3.8 Economic instruments

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The Waste Act51 provides for economic instruments, and empowers the Minister, in concurrence with the Minister of Finance, to make regulations for incentives and disincentives to encourage a change in behaviour towards waste generation and management. Economic instruments can change behaviour indirectly by creating a set of incentives and disincentives through pricing. Pricing can offer a more cost-effective and dynamic form of regulation than the traditional command and control approach.

Economic instruments will be applied within the overall fiscal and taxation policy of government.

The selection and use of economic measures, including pricing, taxation, subsidies, incentives and fiscal measures will also be aligned with the principles established by NEMA, including the 'polluter pays' principle. According to the 'polluter pays' principle, all generators of waste (including businesses and households) are responsible for the costs of managing the waste generated. These include not only the direct financial costs of collection, treatment and disposal of waste, but also externalities such as health and environmental impacts.

Before economic instruments can be more widely applied, the pervasive under-pricing of waste services needs to be addressed. The under-pricing of waste services creates the wrong set of incentives, undermines waste minimisation efforts, and ultimately undermines the polluter pays principle. Additional economic instruments will create distortions and be ineffective in this context. DEA and National Treasury will conduct an annual review of pricing, and review the effectiveness of measures to correct pricing of waste services. This will be the focus of activities for the next three years.

During this period additional economic measures will be investigated, and evaluated in terms of their effectiveness, and potential impacts on income distribution and competitiveness. Consultation with industry and stakeholders will take place prior to the application of marketbased instruments.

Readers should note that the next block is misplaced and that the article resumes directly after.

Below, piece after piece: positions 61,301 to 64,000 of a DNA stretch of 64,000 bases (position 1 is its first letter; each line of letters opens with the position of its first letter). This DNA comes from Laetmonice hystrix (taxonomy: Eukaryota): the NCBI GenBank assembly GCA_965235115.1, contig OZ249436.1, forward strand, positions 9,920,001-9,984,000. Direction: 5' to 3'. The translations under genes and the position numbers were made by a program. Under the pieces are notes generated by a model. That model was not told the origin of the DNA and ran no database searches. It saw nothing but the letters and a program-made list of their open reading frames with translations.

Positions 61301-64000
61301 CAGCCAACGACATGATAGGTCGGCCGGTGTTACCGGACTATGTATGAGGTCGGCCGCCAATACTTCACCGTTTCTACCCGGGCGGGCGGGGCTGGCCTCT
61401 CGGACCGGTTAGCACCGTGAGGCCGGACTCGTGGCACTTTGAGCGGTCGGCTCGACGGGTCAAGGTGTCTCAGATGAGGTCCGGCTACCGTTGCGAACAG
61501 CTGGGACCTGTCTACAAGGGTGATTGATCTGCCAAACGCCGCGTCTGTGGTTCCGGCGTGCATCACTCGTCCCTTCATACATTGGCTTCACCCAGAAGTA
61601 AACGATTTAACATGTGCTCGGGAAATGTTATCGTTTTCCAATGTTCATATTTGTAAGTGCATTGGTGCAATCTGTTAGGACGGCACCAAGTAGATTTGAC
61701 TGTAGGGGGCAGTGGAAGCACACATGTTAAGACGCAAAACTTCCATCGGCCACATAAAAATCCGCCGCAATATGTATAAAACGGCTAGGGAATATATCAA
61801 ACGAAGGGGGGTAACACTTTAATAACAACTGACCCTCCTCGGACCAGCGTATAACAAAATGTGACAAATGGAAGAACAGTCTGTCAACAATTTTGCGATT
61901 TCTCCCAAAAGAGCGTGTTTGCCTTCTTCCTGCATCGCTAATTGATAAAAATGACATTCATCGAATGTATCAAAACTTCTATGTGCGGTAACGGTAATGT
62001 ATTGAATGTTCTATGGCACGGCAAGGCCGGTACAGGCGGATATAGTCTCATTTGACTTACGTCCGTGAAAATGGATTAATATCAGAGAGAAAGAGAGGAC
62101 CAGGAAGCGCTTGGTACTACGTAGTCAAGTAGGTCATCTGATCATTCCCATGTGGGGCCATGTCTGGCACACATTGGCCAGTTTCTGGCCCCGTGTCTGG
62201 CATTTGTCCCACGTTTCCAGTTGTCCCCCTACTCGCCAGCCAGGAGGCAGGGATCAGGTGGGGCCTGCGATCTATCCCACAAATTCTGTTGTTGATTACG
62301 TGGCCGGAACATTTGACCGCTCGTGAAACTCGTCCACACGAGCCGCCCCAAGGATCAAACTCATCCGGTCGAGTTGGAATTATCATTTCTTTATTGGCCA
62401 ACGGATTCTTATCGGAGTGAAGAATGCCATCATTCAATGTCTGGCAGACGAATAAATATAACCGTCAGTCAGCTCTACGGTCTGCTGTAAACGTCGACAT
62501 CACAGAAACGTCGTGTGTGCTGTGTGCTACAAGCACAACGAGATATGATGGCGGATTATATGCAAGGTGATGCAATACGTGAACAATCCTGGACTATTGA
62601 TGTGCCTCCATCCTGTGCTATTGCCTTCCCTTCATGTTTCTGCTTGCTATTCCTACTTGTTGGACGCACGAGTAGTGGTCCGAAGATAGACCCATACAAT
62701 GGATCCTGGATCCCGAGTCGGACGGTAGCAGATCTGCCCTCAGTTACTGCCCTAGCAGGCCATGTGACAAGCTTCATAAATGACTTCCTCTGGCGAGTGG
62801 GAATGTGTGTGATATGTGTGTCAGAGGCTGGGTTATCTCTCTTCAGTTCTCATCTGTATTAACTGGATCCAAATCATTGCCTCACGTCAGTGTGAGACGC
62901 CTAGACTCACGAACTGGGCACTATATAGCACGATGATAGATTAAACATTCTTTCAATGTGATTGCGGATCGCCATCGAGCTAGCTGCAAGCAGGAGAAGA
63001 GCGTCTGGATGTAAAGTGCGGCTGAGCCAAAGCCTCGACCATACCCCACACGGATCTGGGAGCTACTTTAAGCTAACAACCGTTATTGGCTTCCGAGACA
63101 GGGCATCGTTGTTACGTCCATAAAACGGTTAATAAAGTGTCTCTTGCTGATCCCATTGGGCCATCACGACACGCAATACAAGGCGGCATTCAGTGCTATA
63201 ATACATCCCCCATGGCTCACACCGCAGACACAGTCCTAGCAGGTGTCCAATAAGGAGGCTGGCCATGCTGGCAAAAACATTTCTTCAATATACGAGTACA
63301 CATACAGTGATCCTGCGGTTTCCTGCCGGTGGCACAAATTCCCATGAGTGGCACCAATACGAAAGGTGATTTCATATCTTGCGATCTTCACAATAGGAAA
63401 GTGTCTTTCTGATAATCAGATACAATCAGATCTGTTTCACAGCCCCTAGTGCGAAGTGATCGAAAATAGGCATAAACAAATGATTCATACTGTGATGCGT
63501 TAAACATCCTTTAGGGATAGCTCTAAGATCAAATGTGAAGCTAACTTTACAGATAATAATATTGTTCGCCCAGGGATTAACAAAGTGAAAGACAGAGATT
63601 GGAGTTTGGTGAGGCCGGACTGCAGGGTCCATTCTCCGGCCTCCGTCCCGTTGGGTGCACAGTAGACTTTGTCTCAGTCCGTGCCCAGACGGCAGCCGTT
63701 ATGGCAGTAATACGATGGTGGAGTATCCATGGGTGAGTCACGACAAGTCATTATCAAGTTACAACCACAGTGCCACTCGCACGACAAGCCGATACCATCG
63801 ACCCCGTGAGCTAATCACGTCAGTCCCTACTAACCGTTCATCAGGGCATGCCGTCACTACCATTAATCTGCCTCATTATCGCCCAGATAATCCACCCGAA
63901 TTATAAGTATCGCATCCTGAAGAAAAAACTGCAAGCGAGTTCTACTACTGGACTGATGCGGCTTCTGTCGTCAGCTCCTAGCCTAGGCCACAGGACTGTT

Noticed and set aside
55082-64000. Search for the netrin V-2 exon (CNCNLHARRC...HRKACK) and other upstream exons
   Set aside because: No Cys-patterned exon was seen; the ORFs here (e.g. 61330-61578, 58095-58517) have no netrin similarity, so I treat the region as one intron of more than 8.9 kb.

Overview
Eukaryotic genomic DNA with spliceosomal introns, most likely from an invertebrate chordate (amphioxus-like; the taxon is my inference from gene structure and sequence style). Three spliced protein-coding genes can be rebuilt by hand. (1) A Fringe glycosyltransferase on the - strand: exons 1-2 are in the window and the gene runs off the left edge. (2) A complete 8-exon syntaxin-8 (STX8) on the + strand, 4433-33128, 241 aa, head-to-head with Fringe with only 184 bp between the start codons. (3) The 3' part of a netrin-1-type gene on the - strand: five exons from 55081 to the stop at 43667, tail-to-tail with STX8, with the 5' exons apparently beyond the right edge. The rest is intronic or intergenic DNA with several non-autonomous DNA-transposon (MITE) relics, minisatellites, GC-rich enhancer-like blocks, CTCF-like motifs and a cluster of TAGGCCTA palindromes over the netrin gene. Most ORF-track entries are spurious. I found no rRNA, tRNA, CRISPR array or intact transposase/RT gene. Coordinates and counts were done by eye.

DEA and National Treasury will undertake further research into implementing or extending the following instruments once under-pricing has been corrected:

  • Deposit Refund Schemes: These schemes are most suitable for products that are easy to identify and handle; feasible to re-use or recycle; require careful disposal; and where co-operation is feasible between producers, retailers and consumers. Currently the private sector implements such a scheme for a specified range of glass bottles, where the consumer pays a deposit per bottle and the consumer receives a refund per bottle upon return to a retailer.
  • Waste Disposal Taxes: These taxes address the external social and environmental costs of waste disposal and provide pricing that influences waste generation and disposal decisions by private actors. Waste disposal taxes require that effective regulation and monitoring of landfill sites are in place.
  • Product Taxes: Product taxes will be directed at products or materials that a policy intends to reduce or remove from production. An example of this instrument is the Plastic Bag Levy52 that consumers who choose to buy plastic bags pay directly.
  • ax interventions for hazardous waste disposal: Tax interventions for hazardous waste disposal will be considered in instances where more effective management of hazardous waste generators is required.
  • Tax rebates and benefits: Industries could receive a tax benefit if they promote or implement recycling infrastructure.

As per the National Budget 2010/11 the following waste related environmental taxes and charges are being investigated:

  • A wastewater discharge levy in terms of the Water Act.
  • Levies on the waste streams of various products.
  • A landfill tax at municipal level.

Further research is required into fiscal instruments for integrated waste management as follows:

  • National Remediation Fund: DEA together with National Treasury will examine a remediation fund for contaminated land as discussed under Section 2.6 Goal 7.
  • Solid Waste Project Development and Finance: DEA and National Treasury will investigate ways to ensure that capital expenditure in the sector increases; create a robust pipeline of municipal projects; and develop an appropriate capital financing mix. Support for capital financing of waste projects is needed from the private banking sector and Development Financial Institutions, and National Treasury and DEA will examine ways to improve the bankability of municipality's waste management projects.

DEA will work closely with National Treasury to monitor the implementation of the above economic mechanisms and to implement the necessary policy and regulatory tools.


  1. Section 69(1)(bb).
  2. The Plastic Bag Levy is a tax which charges R0.04 per plastic bag in the 2010/11 budget.